Japan News: Russian aggression undermining Japan-Ukraine radioactivity research project

Russia’s invasion of Ukraine is jeopardizing a joint Japan-Ukraine research project into radioactive materials, among other subjects.

Kenji Nanba, director at Fukushima University’s Institute of Environmental Radioactivity, talked about the war’s adverse effects on scientific cooperation in a recent interview with The Yomiuri Shimbun. The following are excerpts from the interview:

  • In 2017, Fukushima University’s Institute of Environmental Radioactivity, where I serve as director, and the University of Tsukuba launched a joint, large-scale project with research organizations in Ukraine. The project aims to measure the movement of radioactive materials in forests and rivers in the off-limits zone set up within a 30-kilometer-radius of the Chornobyl plant.
  • In 2017, Fukushima University’s Institute of Environmental Radioactivity, where I serve as director, and the University of Tsukuba launched a joint, large-scale project with research organizations in Ukraine. The project aims to measure the movement of radioactive materials in forests and rivers in the off-limits zone set up within a 30-kilometer-radius of the Chornobyl plant.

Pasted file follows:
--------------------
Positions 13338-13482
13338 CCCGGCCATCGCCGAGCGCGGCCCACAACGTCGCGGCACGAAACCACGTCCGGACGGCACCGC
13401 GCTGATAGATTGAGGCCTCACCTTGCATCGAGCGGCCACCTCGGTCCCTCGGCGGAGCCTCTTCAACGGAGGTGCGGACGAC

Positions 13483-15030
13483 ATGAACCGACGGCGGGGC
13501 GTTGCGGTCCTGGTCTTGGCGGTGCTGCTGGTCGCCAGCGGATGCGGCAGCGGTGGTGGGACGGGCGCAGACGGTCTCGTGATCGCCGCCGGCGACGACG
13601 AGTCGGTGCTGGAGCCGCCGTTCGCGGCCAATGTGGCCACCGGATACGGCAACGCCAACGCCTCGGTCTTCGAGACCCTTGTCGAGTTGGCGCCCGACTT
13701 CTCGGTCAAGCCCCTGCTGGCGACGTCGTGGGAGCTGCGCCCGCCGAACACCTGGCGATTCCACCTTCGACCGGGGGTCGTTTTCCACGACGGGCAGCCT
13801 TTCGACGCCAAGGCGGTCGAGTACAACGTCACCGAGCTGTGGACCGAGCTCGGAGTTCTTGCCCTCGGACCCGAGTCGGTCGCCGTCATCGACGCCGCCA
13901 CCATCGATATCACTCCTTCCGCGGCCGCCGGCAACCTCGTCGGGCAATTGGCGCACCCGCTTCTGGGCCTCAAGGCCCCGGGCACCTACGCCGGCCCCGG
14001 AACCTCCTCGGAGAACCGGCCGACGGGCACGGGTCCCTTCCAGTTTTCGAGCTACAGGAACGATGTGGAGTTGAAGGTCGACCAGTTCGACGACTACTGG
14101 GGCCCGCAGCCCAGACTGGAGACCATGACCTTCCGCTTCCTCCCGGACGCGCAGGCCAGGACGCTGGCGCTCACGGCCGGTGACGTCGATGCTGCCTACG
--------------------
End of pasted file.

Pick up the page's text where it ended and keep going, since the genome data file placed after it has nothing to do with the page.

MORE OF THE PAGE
• Five researchers from Fukushima University had been scheduled to travel to Ukraine to conduct observations in the area around Chornobyl in mid-March. However, Russia’s invasion of its neighbor meant the trip had to be suspended. We have no idea how things will turn out. We could lose valuable data and observation equipment. Even if our work were to continue, we would likely have to make drastic changes.
“I was deeply shocked by Russia’s shelling of the Zaporizhzhia nuclear power plant. Even if the attack was not intended to trigger an accident, radioactive materials could have been released. If the plant’s water pipes and power supply system had been damaged and thus unable to cool the spent nuclear fuel, there could have been a catastrophe. The Ukrainian government has estimated that an accident at the plant would be 10 times bigger than the Chornobyl tragedy.”
Read more via Japan News

You can support our team and donate to TechUkraine here.

Ukrainian entrepreneurs donate to the military-1
Support Ukraine!
  • Come Back Alive is one of the largest charitable foundations that supports Ukrainian soldiers, founded by the IT specialist Vitaliy Deynega. The organization collected more than 210 million UAH (more than $7M) in 2014. According to Na chasi, the Patreon page Come Back Alive is in the top ten projects by the number of financial donations.
  • Army SOS, which develops drones;
  • Everybody Can, an organization that supports internally displaced people;
  • Help on the Ministry of Defense website.
#StrongerTogether
#staywithukraine
Menu